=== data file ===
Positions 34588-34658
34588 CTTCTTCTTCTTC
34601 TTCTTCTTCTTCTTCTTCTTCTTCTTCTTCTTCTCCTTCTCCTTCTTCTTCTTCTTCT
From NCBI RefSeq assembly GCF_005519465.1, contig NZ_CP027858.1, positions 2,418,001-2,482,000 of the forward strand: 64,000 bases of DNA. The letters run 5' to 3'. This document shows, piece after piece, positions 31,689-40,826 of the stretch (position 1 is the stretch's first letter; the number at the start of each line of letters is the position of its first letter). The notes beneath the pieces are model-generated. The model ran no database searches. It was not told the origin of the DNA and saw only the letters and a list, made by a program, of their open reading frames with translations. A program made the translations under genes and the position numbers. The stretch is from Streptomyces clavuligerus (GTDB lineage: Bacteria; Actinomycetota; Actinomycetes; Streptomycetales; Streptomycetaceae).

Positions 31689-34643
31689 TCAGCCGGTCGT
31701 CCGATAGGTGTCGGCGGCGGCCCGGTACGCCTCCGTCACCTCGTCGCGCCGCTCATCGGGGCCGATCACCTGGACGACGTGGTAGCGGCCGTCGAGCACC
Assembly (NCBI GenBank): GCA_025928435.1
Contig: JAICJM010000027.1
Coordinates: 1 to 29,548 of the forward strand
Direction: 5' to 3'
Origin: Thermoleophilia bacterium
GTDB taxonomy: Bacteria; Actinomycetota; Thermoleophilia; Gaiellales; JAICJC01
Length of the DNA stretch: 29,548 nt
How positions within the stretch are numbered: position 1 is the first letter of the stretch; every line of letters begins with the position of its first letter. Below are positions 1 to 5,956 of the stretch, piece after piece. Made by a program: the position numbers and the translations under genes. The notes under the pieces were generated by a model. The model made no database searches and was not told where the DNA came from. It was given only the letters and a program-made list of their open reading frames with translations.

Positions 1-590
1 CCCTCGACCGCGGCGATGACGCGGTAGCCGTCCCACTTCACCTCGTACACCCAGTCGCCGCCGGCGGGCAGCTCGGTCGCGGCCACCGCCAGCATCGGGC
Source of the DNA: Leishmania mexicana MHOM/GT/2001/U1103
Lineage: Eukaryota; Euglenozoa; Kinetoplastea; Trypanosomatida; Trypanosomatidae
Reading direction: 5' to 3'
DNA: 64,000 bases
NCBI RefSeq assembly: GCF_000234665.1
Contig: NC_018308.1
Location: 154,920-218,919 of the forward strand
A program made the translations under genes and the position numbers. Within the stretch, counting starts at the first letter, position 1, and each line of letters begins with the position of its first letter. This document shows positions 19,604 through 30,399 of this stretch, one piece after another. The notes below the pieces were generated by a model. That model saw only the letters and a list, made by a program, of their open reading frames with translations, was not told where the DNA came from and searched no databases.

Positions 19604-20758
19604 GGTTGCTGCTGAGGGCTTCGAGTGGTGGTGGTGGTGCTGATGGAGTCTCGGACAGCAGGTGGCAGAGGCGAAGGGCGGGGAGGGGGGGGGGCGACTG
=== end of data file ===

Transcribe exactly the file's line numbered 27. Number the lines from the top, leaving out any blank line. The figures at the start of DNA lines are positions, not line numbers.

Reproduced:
19604 GGTTGCTGCTGAGGGCTTCGAGTGGTGGTGGTGGTGCTGATGGAGTCTCGGACAGCAGGTGGCAGAGGCGAAGGGCGGGGAGGGGGGGGGGCGACTG